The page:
One More Victory For Reusability in Quantum Computer Software

Reusable Code

Check out my new paper and its accompanying Java application “QOperAv” (pronounced like the street “Copper Av.”). The name “QOperAv” is an abbreviation of the phrase “Quantum Operator Average”. QOperAv generates quantum circuits for calculating certain kinds of quantum operator averages. More precisely, QOperAv generates the quantum circuits used in my earlier Ziti functions paper.

Apart from its practical utility as a quantum circuit generator, QOperAv is interesting in that it required very few lines of code to write. That’s because it relies on classes that form part of a large class library that was written previously, a class library that I used to write many other previous applications, namely QuanSuite (which equals 7 mini-applications), QuSAnn, Multiplexor Expander, and Quibbs.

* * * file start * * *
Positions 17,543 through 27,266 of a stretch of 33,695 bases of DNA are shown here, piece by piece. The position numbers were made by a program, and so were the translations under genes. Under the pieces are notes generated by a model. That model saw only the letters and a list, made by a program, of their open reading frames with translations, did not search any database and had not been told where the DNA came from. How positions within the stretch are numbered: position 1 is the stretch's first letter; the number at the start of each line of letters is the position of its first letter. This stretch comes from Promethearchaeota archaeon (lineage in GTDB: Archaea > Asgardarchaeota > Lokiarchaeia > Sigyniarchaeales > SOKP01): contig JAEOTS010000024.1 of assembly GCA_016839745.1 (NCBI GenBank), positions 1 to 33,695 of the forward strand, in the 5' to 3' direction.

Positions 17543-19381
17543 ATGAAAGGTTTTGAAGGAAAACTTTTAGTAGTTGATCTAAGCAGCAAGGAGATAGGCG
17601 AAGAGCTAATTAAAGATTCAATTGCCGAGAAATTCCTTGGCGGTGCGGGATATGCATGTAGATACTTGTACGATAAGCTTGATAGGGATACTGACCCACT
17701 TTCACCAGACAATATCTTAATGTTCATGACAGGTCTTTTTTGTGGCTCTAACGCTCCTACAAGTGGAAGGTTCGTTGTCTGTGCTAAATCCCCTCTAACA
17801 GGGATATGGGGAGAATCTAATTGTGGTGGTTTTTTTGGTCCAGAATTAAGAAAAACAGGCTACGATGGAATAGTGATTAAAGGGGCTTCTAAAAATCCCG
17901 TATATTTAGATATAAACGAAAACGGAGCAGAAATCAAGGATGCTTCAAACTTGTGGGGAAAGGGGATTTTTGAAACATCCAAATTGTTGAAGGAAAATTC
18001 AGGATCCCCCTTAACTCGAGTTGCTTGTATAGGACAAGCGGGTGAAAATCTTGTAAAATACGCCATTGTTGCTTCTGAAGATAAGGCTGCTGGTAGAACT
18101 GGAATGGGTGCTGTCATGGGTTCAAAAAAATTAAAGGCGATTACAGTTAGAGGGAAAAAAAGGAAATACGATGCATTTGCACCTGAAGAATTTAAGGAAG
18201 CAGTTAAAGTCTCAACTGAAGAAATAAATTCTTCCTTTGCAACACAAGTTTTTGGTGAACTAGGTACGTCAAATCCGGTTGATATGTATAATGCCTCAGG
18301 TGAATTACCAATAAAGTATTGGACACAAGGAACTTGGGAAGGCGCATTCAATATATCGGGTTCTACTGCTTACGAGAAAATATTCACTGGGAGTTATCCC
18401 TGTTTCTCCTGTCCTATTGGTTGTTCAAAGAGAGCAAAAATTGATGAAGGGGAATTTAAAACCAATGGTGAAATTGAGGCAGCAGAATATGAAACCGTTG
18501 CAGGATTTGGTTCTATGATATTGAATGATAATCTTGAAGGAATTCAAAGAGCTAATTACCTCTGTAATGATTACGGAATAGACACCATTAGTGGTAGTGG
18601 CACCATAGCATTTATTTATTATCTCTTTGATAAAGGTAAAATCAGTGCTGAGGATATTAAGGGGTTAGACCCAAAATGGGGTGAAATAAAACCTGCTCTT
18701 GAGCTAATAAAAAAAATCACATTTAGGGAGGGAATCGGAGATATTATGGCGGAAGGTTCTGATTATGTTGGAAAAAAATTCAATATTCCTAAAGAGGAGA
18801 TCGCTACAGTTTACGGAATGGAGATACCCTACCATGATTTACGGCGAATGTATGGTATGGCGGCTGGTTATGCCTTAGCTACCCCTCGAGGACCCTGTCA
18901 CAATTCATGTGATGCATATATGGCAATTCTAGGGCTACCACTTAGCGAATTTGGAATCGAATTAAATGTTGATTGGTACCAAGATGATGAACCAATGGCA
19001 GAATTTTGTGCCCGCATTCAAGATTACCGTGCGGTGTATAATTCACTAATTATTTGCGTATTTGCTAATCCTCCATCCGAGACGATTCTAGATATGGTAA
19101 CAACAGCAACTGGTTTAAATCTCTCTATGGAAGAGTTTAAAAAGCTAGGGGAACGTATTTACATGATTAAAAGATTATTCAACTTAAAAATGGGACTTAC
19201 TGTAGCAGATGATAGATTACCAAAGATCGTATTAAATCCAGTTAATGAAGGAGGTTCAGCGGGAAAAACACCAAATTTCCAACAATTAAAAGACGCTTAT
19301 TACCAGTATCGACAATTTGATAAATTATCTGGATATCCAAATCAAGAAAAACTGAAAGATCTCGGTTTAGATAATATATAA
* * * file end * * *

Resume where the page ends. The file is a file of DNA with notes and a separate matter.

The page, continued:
A great advantage of class libaries is their re-usability. Programmers love reusable code for countless reasons. Among them are:

  • It saves time and energy for the programmer. The time and energy you save can be used to think harder about the truly novel aspects of your algorithm. It reduces and simplifies the work needed to create, debug and modify code. You don’t have to write the same thing over and over again. You don’t have to re-invent the wheel each time you need one. You can fix a bug at a single place rather than being confronted with the more arduous and error prone task of having to fix multiple copies of the same bug.
  • It allows you to stand on the shoulders of giants.

  • It reduces the size of a program, and automatically gives it a well-organized, easy to follow structure

Even Nature loves reusable code. It’s literally in our genes.